Did you know that 30% of family businesses make it to their second generation, while only 12% still have the business going in the third generation? According to The Family Firm Institute, about 3% of all family businesses remain into and beyond the fourth generation.
The businesses that survive through three, four, or more generations have three key things in common:
A proper set of values
Clarified hiring and promotional practices
Succession is an ongoing process, not a goal. Too many family businesses fail to see the difference.
Many factors can threat future success. Illnesses, death, and all sorts of unexpected emergencies could happen, and if you don’t have all the plans in place, the business will suffer consequences. Succession is an enormous responsibility, and if you don’t already know who will step into the leading positions once you and your managers retire, you should start prioritizing time to make this goal reachable.
In case you already know which members of the next generation might be fit to take over, it’s never too early to start nurturing their leadership and management skills. Succession planning is much more than just figuring out who the next CEO will be.
Some of the most successful family businesses require next-generation family members to build experience outside the family business. There are two reasons for doing this:
The kids gain amazing experience working for other companies, and they bring new, fresh perspectives when they start working for the family company;
When the kids pursue outside opportunities, they begin to fully appreciate all the options they have back home in the family business.
Proper Set of Values
Financial gain is an excellent goal to have, but it’s not all about money – especially when it comes to multigenerational family businesses. If you want your family business to be successful, you need to be committed to more than just financial gain. A set of values that go beyond money and finances is essential for a family to stay united in business. These values usually come in forms of missions or vision statements.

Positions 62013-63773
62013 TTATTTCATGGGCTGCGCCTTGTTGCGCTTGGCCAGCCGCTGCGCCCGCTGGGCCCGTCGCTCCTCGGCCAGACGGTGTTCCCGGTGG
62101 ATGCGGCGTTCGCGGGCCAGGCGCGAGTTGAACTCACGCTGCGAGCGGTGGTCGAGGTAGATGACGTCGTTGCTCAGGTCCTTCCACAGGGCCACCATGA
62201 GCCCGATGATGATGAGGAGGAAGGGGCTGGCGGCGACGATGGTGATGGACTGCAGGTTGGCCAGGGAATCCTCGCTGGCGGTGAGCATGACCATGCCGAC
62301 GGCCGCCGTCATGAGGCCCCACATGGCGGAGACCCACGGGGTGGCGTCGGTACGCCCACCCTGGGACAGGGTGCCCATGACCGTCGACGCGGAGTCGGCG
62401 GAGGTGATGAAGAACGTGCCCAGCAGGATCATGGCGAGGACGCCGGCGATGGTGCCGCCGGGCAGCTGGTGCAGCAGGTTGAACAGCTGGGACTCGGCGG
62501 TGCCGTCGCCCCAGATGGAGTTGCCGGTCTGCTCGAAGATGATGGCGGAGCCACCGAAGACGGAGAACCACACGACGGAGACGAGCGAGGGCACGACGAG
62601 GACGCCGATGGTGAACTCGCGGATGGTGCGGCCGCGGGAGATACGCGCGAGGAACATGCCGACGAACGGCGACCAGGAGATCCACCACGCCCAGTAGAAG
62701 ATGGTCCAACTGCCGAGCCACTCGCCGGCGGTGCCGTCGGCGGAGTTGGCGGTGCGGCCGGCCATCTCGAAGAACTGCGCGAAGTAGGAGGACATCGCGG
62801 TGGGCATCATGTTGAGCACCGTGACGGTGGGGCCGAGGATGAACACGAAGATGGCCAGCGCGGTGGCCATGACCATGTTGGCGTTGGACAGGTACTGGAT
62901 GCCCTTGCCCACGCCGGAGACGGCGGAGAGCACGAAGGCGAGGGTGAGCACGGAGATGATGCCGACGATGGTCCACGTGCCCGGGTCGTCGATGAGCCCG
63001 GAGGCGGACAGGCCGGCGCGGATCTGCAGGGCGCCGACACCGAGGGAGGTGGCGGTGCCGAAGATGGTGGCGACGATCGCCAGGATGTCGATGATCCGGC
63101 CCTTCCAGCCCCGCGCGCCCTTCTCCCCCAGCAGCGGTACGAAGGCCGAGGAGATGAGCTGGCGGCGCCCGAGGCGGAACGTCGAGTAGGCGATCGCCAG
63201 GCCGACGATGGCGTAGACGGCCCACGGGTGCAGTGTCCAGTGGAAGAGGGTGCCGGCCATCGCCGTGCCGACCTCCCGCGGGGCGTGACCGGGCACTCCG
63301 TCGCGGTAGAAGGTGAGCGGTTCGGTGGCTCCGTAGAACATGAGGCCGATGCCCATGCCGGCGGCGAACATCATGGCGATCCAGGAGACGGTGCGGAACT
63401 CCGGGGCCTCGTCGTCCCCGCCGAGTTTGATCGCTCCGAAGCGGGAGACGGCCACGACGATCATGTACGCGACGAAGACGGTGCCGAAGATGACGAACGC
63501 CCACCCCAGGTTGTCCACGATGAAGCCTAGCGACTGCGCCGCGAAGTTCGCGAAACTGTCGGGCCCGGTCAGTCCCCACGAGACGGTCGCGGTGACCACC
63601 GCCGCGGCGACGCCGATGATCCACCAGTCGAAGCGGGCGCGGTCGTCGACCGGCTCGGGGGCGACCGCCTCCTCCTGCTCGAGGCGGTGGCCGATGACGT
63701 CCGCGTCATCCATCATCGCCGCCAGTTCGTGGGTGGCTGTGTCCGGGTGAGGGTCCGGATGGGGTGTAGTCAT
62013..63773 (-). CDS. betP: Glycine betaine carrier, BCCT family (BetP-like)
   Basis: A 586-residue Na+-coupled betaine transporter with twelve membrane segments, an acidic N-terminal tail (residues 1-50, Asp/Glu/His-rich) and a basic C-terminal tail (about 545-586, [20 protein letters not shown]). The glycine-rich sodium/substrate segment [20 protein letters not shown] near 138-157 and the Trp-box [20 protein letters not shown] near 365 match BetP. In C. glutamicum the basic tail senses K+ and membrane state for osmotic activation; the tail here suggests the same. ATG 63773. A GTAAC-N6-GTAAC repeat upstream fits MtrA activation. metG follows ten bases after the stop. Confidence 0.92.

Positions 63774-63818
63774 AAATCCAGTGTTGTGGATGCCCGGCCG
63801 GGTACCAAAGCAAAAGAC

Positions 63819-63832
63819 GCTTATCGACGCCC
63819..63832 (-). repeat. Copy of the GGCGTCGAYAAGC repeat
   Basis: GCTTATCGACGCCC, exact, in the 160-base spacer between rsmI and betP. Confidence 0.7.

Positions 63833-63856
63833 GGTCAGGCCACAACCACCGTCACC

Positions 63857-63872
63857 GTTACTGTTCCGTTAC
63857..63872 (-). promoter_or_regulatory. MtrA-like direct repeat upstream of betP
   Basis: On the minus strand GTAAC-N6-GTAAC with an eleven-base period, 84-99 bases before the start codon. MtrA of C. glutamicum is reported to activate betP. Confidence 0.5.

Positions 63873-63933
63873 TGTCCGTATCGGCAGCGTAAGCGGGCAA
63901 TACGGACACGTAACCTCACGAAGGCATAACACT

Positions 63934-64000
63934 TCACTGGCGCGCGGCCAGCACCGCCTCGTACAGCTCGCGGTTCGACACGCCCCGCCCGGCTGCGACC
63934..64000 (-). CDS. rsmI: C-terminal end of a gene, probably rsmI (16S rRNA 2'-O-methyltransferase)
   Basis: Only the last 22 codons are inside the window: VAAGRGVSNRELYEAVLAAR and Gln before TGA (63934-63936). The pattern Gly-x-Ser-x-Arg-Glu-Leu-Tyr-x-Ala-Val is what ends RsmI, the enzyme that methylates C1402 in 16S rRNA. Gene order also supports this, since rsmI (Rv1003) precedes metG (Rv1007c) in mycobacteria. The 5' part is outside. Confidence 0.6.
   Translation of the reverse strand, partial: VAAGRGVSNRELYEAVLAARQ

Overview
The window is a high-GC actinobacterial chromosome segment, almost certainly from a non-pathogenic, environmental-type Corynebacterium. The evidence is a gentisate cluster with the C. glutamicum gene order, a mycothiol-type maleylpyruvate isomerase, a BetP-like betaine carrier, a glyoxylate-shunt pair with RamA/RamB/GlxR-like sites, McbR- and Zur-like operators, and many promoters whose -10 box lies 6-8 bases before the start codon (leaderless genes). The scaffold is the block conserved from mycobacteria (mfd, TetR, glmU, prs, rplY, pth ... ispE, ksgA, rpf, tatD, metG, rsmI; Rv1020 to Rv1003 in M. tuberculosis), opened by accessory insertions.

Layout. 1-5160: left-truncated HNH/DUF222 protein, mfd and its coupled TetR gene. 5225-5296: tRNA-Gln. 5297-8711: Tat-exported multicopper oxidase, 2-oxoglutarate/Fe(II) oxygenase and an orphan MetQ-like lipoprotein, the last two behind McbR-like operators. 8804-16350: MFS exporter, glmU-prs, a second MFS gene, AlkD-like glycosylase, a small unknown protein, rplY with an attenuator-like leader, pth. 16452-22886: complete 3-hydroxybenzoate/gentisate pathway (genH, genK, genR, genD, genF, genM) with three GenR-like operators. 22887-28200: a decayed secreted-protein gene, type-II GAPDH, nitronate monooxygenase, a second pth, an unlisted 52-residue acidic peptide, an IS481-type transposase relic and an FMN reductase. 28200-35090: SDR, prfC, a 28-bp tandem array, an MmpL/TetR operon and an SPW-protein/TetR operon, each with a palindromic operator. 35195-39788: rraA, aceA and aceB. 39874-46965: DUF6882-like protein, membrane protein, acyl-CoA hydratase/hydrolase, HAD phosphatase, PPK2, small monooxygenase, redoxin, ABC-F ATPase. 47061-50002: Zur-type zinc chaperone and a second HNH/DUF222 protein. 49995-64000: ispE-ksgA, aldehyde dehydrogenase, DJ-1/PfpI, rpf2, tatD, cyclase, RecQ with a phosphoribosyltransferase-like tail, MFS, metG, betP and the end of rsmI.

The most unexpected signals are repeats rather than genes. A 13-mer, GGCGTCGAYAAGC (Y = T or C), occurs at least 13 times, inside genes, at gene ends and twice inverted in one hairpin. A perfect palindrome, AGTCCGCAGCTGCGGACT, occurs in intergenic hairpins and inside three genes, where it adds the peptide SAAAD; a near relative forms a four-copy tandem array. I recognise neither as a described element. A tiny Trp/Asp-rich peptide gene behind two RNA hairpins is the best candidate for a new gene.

The important thing about having higher values is the fact they give you an opportunity to commit to something greater than yourself. Money isn’t greater than you, but a core set of family values is. Successful families identify strong, core values; they translate those values into action and use them to build a strong culture.
Clarified Hiring and Promotional Practices
There are many different ways in which family businesses approach hiring. Many believe that the business exists to serve the family and their doors are wide open for any family member who wants to work in the company. Others, however, treat family members the same way they would with any prospective employee.
Can you guess which ones are more successful?
Unqualified managers won’t make your business blossom just because they are your family members. There are numerous situations in which we see family businesses fail because unqualified people are kept in leading positions.
A successful multigenerational business is achievable, but only if you implement each of these three crucial elements. Family enterprise consulting may be of great help, after all, a professional consultant will know exactly what works and what doesn’t.
Elaine King, CFP is an expert on family enterprise consulting, creating strategies for wealth planning, family governance, and financial education programs